• Keypads are common for single door security access and less costly security systems. They're easy to use but less secure, since users may have a tendency to write down the entry code or lend it to others. Keypads also don't provide detailed audit trails unless you assign each employee an individual code.

  • Card readers are the most popular option in commercial access control. They're very manageable and, if lost, simple to deactivate and reissue. Card readers can also be combined with photo IDs for additional security.

  • Key card access uses RFID (Radio Frequency Identification) technology and works from one inch to three feet away from a sensor. Sometimes referred to as proximity cards, they’re the most common form of credential used. Because there's no contact between the card and reader, they're very reliable and durable. Another benefit is the card’s affordability.

  • The automobile tag is a specialized type of proximity card is that allows access to a parking facility without requiring the driver to open their window or get out of the car. Automobile tags can work at hundreds of feet away from a sensor.

  • Magnetic stripes or barcode cards can be used for identification purposes and represent a money-saving option if your company is currently using them. In many cases, they can simply be configured to your new security access system.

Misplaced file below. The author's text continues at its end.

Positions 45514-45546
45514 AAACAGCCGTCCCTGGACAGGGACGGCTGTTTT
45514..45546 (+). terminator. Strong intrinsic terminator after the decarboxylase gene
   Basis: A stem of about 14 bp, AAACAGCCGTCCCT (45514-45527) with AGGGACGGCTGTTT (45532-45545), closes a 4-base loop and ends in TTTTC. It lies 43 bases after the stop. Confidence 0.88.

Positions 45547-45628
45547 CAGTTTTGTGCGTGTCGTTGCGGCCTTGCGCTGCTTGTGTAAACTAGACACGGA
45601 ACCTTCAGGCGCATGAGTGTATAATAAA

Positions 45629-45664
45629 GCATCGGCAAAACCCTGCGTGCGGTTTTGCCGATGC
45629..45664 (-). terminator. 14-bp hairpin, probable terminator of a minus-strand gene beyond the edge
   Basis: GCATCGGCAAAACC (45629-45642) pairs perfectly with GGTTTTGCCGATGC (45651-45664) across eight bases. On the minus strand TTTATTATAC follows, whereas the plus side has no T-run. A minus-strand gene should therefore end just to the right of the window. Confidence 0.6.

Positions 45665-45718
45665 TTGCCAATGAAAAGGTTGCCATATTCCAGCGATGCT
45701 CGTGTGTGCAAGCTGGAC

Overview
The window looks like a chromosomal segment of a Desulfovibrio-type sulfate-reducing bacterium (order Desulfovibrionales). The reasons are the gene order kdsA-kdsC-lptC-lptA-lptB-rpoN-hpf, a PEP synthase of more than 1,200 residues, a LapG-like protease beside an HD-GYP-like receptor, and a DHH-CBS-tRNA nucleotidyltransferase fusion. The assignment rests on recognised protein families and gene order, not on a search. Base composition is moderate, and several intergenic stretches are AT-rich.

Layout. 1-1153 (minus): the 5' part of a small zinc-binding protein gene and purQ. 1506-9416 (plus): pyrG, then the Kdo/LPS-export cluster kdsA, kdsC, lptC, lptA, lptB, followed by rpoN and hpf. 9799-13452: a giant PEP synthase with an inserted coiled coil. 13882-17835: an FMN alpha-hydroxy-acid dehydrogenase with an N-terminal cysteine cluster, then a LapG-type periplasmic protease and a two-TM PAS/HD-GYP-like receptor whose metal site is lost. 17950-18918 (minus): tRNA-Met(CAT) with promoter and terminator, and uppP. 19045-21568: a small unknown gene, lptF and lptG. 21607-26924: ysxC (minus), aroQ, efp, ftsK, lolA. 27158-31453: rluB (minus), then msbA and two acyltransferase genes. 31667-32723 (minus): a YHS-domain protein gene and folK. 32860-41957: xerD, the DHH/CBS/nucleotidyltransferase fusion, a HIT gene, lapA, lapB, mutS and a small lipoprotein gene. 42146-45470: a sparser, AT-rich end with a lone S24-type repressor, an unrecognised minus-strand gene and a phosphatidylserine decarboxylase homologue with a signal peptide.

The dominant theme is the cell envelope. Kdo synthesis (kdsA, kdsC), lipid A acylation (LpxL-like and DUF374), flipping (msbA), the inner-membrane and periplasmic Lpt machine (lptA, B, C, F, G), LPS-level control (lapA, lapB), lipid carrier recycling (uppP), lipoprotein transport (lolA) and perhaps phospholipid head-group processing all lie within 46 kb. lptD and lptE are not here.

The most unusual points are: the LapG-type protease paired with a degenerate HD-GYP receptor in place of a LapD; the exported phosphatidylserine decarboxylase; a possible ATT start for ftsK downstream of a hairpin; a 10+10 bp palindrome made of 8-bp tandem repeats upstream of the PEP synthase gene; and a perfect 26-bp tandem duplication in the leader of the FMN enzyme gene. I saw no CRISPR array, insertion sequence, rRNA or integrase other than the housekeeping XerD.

• Biometric access control
  • Biometric systems rely on physical characteristics of the users for identification such as fingerprints, handprints, or even retinal scans. These offer the ultimate security, as well as a hefty price tag. Biometric systems may seem invasive to employees forced to use them constantly. They're also unreliable outdoors, so they're not a wise option for exterior security access.

  • Smartcards carry vast amounts information on the card itself, such as employee records or spending account balances, instead of just an ID number that references a database. They get some good press but haven't made much progress into access control -- yet. In the future, as costs decrease and interoperability between different types of systems increases, their popularity may rise, but for now they remain a niche solution.